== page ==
Central Connecticut State University alumnus Dr. Miguel Cardona was confirmed by the United States Senate as the newest U.S. Secretary of Education on Monday, March 1. Cardona was nominated by President Joe Biden on Tuesday, December 22, 2020.
Following his nomination, Cardona appeared in front of the U.S. Senate Committee on Health, Education, Labor and Pensions, who voted 17-3 to advance his nomination.
The Senate vote confirmed his appointment to Biden’s cabinet 64-33.
In an email to the CCSU community, President Dr. Zulma R. Toro shared her excitement just moments after Cardona was confirmed.
“Politics aside, I think we can all agree that Dr. Cardona’s successful nomination marks a wonderful moment in CCSU history,” Toro said.
Cardona has served in the education sector for his entire career. He began as a fourth-grade teacher at Israel Putnam Elementary School in Meriden, Connecticut.
He then held positions in different school districts, including being principal at Hanover Elementary School and Assistant Superintendent in Meriden. Cardona also taught at the University of Connecticut as an adjunct professor. In August 2019, Connecticut Governor Ned Lamont appointed Cardona as the Connecticut Commissioner of Education.
Throughout his education and career, Cardona has focused on studying the gaps between English language learners and their classmates.
Cardona grew up speaking Spanish and struggled to learn English while in kindergarten. He will be the second-ever Latino U.S Secretary of Education.
Biden’s cabinet is historically diverse, consisting of 55% nonwhite and 45% women members, compared to President Donald Trump’s cabinet of 82% white and 82% male members.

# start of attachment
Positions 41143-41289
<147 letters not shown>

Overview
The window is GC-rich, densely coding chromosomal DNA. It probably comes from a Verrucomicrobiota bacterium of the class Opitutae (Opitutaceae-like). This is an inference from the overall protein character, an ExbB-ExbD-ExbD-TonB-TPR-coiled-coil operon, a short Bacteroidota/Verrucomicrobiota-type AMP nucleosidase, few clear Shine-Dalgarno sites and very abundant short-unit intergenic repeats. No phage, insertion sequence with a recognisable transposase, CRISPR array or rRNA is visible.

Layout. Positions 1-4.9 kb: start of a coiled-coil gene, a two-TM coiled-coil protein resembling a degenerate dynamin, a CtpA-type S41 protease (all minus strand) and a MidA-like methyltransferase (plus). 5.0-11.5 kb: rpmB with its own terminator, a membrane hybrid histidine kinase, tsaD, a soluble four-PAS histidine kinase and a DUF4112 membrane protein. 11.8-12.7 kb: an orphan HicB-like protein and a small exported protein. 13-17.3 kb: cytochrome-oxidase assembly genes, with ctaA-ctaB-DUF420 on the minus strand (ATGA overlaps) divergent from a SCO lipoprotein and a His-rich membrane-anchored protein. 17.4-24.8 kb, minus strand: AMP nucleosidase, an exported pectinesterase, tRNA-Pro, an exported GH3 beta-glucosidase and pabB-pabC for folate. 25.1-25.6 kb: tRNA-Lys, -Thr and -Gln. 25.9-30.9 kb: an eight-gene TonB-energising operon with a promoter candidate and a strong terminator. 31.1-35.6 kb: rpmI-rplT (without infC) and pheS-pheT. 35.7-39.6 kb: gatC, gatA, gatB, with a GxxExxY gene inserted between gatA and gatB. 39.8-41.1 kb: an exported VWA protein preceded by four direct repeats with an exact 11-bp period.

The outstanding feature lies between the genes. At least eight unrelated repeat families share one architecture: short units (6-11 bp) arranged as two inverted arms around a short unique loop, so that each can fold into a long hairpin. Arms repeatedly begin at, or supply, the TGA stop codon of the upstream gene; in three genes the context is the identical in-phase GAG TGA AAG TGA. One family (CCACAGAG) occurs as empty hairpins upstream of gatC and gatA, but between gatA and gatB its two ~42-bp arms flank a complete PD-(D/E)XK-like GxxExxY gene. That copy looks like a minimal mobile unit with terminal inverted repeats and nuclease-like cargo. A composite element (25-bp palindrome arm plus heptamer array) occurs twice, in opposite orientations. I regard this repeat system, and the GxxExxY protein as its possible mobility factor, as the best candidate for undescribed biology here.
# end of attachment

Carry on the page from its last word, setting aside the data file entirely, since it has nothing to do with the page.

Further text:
“As the first Latina president of this university, it is particularly exciting to see Dr. Cardona forge new paths in education for the Latino community and all Americans,” Toro said.
CCSU Political Science Professor Dr. Walton Foster Brown echoed similar sentiments.
“I think his selection is a great moment in the expansion of diversity, representation and inclusion in government,” Dr. Foster- Brown said.
At the press conference in which Biden announced his nomination, he praised Cardona and other American educators for their commitment to teaching future generations of Americans, emphasizing that teachers have one of the most critical jobs in the world.
“Once again, during this pandemic, we’ve seen who our educators really are,” Biden said. “They’re selfless, they’re dedicated, they’re cut from a true cloth of character and commitment.”
Biden also stated that it was important for the new Secretary of Education to be a former teacher. Former Secretary of Education Betsy DeVos, who served in the position from 2017 to 2021, lacked experience in the education field.
“In this critical moment of our nation’s history, it is essential that there is an educator serving as Secretary of Education,” Biden said. “I want to make that clear again, someone who has taught in the classroom.”
Cardona is expected to bring a fresh perspective into the office, drawing from his experience in the education field.
“It is always a good thing for policymakers to have the lived experiences that help their decision-making. It is not always necessary but it could certainly be of some benefit,” Dr. Foster- Brown said.
Cardona assumes his new position during an unprecedented period of American history. As the COVID-19 pandemic continues to complicate classroom plans, the Centers for Disease Control and Prevention has recently encouraged a return to in-person learning before the end of the school year.
Cardona has expressed his support for Biden’s plan to bring schools back full-time.
“There is no substitute for a classroom experience for our students,” Cardona said at his confirmation hearing on Wednesday, February 3.
To keep up with the former Blue Devil during his time as the Secretary of Education, Cardona can be followed on Twitter at @SecCardona.